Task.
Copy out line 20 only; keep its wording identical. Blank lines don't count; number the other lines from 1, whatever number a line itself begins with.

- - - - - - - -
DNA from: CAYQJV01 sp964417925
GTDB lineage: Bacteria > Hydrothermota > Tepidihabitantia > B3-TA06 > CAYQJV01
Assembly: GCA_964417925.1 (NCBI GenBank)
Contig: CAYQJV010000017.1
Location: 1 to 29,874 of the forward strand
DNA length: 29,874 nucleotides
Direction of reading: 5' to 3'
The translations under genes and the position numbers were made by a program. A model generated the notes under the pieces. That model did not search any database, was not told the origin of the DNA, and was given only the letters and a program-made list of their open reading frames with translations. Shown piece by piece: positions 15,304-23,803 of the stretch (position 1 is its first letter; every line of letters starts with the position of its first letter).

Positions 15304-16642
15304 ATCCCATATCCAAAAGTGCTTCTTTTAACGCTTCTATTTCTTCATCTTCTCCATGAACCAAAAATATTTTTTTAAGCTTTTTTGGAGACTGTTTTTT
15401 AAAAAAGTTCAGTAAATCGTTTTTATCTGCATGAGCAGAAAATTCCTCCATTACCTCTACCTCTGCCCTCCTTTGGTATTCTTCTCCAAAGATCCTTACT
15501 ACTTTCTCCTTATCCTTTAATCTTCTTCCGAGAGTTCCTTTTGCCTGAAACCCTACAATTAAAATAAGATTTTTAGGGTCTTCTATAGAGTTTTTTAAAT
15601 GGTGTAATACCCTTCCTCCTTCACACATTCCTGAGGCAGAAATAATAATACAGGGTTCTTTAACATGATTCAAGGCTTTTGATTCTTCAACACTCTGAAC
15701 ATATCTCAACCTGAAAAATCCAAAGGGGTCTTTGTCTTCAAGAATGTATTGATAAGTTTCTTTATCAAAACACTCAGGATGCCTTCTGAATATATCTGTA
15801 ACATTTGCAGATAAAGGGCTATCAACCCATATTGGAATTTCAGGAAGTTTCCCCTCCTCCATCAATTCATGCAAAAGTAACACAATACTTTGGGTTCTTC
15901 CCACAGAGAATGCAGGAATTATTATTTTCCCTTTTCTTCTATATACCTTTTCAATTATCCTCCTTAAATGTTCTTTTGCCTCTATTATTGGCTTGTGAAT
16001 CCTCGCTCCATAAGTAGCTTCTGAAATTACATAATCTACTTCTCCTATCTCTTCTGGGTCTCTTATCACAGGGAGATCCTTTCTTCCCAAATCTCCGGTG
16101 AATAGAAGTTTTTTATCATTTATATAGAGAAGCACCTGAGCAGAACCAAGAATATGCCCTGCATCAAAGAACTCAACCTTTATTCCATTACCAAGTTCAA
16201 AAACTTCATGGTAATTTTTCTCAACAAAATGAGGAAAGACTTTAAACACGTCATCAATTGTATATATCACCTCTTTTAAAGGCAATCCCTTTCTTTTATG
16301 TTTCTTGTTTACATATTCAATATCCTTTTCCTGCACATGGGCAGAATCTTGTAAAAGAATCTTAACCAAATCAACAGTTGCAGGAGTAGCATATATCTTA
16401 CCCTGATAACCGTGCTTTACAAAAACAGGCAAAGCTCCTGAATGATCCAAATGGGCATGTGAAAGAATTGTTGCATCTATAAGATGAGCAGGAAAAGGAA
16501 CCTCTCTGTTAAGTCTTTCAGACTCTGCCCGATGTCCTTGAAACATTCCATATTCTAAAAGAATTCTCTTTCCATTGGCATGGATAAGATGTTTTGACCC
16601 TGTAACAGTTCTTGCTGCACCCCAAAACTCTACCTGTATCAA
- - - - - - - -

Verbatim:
16301 TTTCTTGTTTACATATTCAATATCCTTTTCCTGCACATGGGCAGAATCTTGTAAAAGAATCTTAACCAAATCAACAGTTGCAGGAGTAGCATATATCTTA